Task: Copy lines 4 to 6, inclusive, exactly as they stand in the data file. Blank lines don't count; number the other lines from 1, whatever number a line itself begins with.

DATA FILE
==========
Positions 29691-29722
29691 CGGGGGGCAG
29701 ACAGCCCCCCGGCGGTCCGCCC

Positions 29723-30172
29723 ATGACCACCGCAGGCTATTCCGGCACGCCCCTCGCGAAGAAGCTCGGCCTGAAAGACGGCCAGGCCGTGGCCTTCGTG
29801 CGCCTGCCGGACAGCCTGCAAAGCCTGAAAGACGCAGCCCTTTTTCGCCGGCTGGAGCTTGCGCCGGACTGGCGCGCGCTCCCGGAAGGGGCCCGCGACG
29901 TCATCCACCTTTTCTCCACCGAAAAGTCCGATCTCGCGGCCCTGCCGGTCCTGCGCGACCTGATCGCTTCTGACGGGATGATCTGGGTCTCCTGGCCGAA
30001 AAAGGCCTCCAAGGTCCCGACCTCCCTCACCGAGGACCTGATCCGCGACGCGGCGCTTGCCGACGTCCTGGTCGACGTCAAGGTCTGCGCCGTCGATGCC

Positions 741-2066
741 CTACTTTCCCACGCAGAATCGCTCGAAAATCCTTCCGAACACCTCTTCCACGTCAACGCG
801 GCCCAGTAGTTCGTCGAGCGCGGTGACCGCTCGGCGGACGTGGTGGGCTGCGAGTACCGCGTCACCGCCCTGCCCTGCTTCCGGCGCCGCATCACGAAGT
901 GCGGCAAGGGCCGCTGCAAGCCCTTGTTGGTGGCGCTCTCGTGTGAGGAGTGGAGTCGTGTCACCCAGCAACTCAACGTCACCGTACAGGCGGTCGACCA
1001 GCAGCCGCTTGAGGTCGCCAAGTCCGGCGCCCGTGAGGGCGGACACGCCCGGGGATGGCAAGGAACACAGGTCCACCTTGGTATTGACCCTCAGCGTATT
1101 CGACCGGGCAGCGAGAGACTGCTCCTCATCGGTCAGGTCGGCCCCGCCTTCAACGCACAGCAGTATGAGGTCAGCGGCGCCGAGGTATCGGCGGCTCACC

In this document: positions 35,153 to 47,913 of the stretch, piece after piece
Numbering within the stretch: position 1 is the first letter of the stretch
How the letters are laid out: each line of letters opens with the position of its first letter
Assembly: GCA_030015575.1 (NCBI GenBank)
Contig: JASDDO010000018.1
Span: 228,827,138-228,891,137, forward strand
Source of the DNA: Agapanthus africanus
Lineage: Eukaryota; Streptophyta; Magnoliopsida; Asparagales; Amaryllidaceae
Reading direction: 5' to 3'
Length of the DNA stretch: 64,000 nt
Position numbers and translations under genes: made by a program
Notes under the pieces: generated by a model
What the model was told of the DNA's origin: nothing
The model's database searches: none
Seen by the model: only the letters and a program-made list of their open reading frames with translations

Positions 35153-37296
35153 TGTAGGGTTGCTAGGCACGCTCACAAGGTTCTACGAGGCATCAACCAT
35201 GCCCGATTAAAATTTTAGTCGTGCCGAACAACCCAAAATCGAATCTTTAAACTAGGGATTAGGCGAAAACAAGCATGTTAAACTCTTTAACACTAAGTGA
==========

Positions 29723-30172
29723 ATGACCACCGCAGGCTATTCCGGCACGCCCCTCGCGAAGAAGCTCGGCCTGAAAGACGGCCAGGCCGTGGCCTTCGTG
29801 CGCCTGCCGGACAGCCTGCAAAGCCTGAAAGACGCAGCCCTTTTTCGCCGGCTGGAGCTTGCGCCGGACTGGCGCGCGCTCCCGGAAGGGGCCCGCGACG